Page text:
Month: June 2016

Book Review: Paul Kalanithi’s “When Breath Becomes Air”

By Joelyn Suarez

whenbreathbecomesairHope is not the typical remedy that doctors prescribe for medical illnesses, yet it is exactly what neurosurgeon Paul Kalanithi turns to when he is confronted with stage IV lung cancer. But what good is hope when all other scientific evidence points to an imminent end? Kalanithi’s memoir When Breath Becomes Air is about learning how to face death head on, while examining what it means to be alive. His definition of hope is not one that is unrealistic, or based on some miraculous intervention, but the very real possibility of leading a fulfilled life despite the amount of time one has left.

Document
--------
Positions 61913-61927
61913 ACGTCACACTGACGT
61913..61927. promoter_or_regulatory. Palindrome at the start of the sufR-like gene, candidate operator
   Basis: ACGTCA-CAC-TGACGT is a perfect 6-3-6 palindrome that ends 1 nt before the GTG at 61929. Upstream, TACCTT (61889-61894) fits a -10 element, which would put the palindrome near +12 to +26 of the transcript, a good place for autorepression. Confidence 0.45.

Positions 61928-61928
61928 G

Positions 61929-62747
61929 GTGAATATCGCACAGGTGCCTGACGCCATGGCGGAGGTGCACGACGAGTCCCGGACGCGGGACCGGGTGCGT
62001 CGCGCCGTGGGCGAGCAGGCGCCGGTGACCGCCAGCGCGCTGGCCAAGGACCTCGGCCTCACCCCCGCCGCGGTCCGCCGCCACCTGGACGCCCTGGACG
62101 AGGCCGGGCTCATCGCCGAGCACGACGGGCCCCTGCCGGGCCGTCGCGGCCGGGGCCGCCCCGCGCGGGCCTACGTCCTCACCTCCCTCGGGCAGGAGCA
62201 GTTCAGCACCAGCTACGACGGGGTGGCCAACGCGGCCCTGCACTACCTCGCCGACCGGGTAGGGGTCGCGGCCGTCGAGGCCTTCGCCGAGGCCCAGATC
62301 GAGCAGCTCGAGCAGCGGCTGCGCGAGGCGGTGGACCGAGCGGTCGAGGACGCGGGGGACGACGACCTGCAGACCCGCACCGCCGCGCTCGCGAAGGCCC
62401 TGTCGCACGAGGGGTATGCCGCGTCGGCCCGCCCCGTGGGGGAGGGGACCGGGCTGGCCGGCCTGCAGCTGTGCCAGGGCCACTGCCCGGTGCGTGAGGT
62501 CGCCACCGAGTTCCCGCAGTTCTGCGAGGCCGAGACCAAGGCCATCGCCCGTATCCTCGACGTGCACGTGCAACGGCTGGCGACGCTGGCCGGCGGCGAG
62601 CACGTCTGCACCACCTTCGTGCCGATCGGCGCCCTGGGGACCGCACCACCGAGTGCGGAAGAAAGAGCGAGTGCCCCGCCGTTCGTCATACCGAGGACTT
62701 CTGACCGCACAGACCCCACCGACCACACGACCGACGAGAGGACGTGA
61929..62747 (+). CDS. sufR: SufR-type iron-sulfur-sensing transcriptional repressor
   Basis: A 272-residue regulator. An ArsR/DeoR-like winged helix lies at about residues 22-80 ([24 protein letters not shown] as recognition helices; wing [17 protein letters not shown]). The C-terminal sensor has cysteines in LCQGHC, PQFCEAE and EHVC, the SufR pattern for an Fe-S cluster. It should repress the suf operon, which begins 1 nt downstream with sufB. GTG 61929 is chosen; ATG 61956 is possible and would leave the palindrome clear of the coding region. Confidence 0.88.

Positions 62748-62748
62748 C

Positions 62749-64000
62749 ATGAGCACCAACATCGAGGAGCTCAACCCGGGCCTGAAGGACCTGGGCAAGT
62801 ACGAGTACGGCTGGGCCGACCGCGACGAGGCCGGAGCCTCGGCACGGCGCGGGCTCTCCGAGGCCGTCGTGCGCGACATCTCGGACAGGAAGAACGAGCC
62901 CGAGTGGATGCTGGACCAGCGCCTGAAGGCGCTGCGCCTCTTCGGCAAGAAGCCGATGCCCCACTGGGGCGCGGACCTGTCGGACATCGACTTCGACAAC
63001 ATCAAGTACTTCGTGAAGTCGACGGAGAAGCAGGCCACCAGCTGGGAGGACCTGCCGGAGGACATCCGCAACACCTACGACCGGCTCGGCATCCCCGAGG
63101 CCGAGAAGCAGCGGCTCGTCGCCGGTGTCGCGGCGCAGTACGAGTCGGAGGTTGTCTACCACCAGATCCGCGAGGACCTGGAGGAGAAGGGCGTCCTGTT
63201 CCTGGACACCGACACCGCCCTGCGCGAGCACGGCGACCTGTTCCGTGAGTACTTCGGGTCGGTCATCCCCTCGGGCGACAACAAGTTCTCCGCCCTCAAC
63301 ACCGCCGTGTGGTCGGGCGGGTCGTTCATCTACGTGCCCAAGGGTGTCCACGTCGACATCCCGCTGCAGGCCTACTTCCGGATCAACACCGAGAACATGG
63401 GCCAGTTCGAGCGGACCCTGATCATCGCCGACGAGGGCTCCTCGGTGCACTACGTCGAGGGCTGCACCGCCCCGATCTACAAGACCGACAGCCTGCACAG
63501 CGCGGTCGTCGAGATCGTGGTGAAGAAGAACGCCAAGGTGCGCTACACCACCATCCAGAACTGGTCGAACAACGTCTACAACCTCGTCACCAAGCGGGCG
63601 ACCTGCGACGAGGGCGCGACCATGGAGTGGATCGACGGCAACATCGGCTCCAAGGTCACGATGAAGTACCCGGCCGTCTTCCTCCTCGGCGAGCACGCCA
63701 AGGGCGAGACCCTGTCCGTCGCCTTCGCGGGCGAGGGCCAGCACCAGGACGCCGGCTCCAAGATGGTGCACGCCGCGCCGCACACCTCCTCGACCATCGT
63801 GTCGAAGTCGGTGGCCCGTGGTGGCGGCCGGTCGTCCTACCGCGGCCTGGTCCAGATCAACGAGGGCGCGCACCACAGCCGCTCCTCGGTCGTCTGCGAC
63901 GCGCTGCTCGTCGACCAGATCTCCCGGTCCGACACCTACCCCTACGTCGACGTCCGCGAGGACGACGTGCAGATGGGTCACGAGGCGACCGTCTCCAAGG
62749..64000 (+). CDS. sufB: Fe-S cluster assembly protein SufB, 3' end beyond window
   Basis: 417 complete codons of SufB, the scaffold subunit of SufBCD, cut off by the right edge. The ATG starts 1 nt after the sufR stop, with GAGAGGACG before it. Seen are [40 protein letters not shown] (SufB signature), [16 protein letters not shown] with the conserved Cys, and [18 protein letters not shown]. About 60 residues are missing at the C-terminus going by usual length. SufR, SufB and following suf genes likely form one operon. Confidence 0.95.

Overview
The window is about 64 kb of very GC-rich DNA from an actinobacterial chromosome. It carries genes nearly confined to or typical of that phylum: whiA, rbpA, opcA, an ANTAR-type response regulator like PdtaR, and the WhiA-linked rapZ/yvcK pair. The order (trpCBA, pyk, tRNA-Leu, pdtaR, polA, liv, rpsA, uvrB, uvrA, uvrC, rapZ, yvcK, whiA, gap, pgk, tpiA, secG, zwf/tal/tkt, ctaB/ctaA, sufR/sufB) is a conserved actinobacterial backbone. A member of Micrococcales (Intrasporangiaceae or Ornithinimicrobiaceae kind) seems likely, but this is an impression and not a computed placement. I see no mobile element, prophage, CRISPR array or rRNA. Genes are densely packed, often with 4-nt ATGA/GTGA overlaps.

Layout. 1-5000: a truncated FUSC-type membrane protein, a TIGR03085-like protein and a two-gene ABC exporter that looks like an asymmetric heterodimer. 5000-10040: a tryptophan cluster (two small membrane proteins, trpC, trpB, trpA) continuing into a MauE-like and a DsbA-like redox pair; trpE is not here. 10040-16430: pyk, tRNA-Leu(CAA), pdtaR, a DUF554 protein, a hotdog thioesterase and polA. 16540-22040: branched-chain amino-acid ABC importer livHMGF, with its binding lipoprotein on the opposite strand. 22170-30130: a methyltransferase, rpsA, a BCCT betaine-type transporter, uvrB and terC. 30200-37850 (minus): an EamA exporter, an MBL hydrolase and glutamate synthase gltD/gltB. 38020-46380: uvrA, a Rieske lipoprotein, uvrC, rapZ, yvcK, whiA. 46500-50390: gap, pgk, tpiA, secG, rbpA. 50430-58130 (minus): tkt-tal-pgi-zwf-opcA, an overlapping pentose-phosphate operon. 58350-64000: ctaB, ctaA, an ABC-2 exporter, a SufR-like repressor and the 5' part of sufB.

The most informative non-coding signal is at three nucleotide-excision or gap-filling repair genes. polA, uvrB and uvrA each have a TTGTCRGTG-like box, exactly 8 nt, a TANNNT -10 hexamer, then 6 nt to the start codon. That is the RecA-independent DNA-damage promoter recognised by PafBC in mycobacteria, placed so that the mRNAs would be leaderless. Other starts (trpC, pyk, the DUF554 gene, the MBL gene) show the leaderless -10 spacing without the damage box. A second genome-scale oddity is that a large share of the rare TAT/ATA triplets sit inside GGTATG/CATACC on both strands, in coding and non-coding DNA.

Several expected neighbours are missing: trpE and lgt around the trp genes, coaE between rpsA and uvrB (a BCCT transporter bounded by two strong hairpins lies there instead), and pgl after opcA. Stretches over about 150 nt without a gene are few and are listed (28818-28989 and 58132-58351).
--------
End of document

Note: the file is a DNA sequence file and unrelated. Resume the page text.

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Book Review: Zoe Zolbrod’s “The Telling”

By J.Z. Manley
the telling

“I am a girl, a female, always in danger of assault,” writes Zoe Zolbrod, quoting Sylvia Plath in her memoir, The Telling, a raw examination of the author’s emotional ambiguity in the aftermath of her sexual abuse. Zoe is four when her cousin, Toshi, first enters her room in the middle of the night and presses his fingers against her crotch. The abuse continues over the next year, but Zoe doesn’t tell anyone until she’s twelve, and even then, she’s not sure whether she’s been traumatized by it or not, whether she’s a victim or not. She uses the word molested, “Because it’s a big deal, right? The happening of it? The naming it? Or is it not?” Can trauma affect her life without completely defining it? Is she strange for thinking this way?

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